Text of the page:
Adobe Photoshop Channel Mixer
The channel mixer can be accessed in Photoshop by going to Image> Adjustments> Channel Mixer. Depending on the files color profile, you will either have the CMYK (Cyan, Magenta, Yellow, and Black) or RGB (Red, Green, and Blue).
In this tutorial, we will use the RGB profile. The Channel Mixer is brought up with a drop down for each output channel and the influence of each color on the specified channels.
I would like the image that I’m starting with to be a little warmer. We know that blues are cool and that reds are warm. So to make the image warmer, we can take the red output channel, pump up the red, and bring the blue down just a bit.
In most cases, with photo editing you can get a much more professional looking effect by making a bunch of small changes rather than one or two drastic ones.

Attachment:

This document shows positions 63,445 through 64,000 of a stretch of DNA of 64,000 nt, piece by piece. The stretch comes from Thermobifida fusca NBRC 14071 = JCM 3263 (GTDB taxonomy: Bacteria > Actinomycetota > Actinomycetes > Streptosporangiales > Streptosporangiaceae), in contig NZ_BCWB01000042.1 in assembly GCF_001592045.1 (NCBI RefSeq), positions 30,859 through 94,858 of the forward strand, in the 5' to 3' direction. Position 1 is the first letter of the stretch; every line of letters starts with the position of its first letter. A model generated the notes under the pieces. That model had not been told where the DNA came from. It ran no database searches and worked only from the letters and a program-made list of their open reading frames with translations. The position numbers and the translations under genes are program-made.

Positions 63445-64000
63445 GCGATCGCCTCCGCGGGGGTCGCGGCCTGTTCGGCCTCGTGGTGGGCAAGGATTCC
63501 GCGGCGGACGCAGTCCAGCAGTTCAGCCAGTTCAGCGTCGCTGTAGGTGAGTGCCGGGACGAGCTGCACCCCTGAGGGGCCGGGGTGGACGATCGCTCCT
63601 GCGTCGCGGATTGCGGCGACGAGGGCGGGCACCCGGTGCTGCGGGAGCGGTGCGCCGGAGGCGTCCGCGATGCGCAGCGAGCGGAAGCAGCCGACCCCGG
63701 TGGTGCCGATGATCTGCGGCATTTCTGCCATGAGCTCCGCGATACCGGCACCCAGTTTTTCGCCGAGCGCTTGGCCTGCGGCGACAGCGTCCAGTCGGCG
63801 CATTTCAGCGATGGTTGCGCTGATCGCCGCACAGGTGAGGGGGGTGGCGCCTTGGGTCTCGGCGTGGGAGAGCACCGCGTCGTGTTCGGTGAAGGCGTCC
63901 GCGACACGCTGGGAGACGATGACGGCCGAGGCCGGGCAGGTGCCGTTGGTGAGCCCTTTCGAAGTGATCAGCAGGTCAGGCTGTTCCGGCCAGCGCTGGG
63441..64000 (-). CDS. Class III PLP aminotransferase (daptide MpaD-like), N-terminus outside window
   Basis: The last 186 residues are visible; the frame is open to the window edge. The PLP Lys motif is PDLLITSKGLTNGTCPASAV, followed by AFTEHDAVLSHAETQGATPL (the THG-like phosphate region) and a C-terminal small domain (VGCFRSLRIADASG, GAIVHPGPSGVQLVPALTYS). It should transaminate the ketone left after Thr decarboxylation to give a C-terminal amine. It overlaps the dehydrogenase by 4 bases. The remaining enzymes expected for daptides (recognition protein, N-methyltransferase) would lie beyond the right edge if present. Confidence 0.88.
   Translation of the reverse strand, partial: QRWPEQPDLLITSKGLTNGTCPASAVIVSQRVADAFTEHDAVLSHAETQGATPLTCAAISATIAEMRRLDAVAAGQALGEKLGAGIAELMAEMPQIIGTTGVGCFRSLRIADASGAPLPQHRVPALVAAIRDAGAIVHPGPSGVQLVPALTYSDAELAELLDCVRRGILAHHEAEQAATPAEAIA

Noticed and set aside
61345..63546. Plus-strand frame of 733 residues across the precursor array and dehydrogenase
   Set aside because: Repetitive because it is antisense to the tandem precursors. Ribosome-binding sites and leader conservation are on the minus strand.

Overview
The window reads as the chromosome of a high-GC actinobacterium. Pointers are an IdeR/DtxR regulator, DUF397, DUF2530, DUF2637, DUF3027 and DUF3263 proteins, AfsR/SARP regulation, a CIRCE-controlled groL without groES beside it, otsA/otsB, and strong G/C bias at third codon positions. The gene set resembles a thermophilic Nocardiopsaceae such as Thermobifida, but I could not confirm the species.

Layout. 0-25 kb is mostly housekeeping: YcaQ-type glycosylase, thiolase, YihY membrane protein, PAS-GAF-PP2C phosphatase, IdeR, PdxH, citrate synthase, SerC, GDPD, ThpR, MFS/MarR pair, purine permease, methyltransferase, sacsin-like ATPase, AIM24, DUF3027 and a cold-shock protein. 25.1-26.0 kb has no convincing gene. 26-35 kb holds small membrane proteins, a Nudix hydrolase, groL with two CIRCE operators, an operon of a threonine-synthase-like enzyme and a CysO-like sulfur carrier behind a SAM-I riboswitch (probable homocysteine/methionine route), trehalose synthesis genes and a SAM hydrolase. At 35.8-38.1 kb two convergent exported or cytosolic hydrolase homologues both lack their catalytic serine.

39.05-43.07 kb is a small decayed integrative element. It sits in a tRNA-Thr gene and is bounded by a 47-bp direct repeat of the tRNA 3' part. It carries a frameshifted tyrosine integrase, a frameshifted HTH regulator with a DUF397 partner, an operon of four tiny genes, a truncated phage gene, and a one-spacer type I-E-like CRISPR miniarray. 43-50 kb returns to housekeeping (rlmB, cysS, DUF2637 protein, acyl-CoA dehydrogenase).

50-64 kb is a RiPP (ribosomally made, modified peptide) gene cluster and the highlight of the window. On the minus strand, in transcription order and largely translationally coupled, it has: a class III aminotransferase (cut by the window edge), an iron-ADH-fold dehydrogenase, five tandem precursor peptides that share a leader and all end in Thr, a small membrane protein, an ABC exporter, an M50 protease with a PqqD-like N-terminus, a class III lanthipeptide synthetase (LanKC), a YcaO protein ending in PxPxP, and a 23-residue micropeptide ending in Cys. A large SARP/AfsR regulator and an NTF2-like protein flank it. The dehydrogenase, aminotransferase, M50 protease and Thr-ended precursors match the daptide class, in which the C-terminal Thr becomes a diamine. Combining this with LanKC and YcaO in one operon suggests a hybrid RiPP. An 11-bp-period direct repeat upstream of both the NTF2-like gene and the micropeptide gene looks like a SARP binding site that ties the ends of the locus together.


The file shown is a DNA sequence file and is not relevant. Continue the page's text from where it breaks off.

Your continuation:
Create Black and White Photos with Channel Mixer
I find that I use a channel mixer most frequently as a dynamic way of turning normal photographs into Black and Whites. If you are just doing the effect of turning colors into black and white, there is a lot that you are missing out on.
Channel Mixer allows you to take those red, green, and blue channels and boost or pull back the levels of each one. In the photographs below, you can see that I’ve pulled back on the red and the blue and left green at a higher mark. The result is a softer image with lower contrast.
This may not be the effect that you wish for your photograph to have, but as you work with the channel mixer you will find it easier and easier to move the photograph from where it is to what you imagined it to be.
The Ultimate Guide to Adjustment Layers – Channel Mixer
Photoshop – Channel Mixer
If you enjoyed this tutorial, check out Adobe Photoshop photo editing here.
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